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Science Experiments Your Teens will Love

As your kids begin studying college-level courses, they will likely spend more time hitting the books than delving into hands-on learning. Obviously, studying and reading is important, but don’t neglect all the learning that comes from experimenting and trying new things.

Here are two science experiment ideas that you can save for a rainy day or a time when your teen just needs a break from bookwork.

Science Experiments Your Teens will Love

Make a Smoke Bomb

This is a relatively safe project, suitable for most teenagers, but not younger kids. Your teens can make the smoke bomb inside, but should light it outside. Here’s what you need:

Ingredients

Sugar
Potassium Nitrate – can be found in garden supply centers or pharmacies
A frying pan
Aluminum foil

The quality and rate of burn for your smoke bomb will depend on the ratio of sugar to potassium nitrate and the size and shape of the smoke bomb. In general, a ratio of 3 parts potassium nitrate to 2 parts sugar works well. The more sugar you add, the slower it will burn and the harder it will be to light, and it’s fun to experiment with different ratios to see what happens.

Add your sugar and potassium nitrate to a frying pan and heat gently while stirring until the mixture caramelizes and melts. Once the mixture is liquified, pour it into a molded piece of aluminum foil and let it harden. Be sure to clean your skillet immediately.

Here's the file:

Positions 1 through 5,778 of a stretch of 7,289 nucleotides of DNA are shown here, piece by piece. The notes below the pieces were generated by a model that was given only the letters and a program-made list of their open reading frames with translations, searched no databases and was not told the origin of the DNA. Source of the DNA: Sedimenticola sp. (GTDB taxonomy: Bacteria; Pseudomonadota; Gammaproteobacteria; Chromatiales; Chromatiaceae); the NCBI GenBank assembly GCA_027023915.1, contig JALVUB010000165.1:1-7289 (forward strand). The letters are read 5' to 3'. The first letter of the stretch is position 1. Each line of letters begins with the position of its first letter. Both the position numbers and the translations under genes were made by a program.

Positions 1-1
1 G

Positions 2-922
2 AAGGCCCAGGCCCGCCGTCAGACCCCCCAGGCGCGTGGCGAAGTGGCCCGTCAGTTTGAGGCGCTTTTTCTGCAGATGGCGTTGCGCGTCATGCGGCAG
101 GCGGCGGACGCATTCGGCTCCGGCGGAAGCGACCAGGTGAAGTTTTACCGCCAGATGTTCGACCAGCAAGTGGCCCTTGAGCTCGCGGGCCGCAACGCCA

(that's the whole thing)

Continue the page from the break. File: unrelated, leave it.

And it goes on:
Bring your smoke bomb outside and light it with a long-handled barbecue lighter. It should begin smoking immediately. You can experiment using different shapes and sizes for your molds to see how it affects the smoking.

Make Oobleck

Oobleck is that famous substance from the Dr. Seuss book, Bartholomew and the Oobleck. It’s a non-newtonian substance, which means it has properties of a solid and a liquid. Making oobleck is fun for younger kids, and even teenagers get a kick out of making it and playing with it.

Ingredients
1 part water
2 parts cornstarch
Optional food coloring
Pour the water into a bowl and mix in the cornstarch. That’s it! Sometimes it feels like a liquid, sometimes a solid, but it’s really fun to play with. Visit Live Science for ideas about what to do with oobleck after you create it.

You probably don’t hear your teen complain of being bored very often, but there may come a day when they need a good scientific distraction.

Smoke bombs and oobleck will fit the bill nicely, and your teenagers may be inspired to create their own reactive experiments, but as always, remind them to use caution as they are dealing with chemicals.


Becky Muldrow & the Dual Credit at Home Team

Becky Muldrow & the Dual Credit at Home Team

Hi there! I'm Becky Muldrow, wife to my high school sweetheart, Gene, and mom to 10 great kids! I love spending my days homeschooling the last 4 of them and sharing (on my website and at homeschool conferences) how we do high school differently - by replacing it with college.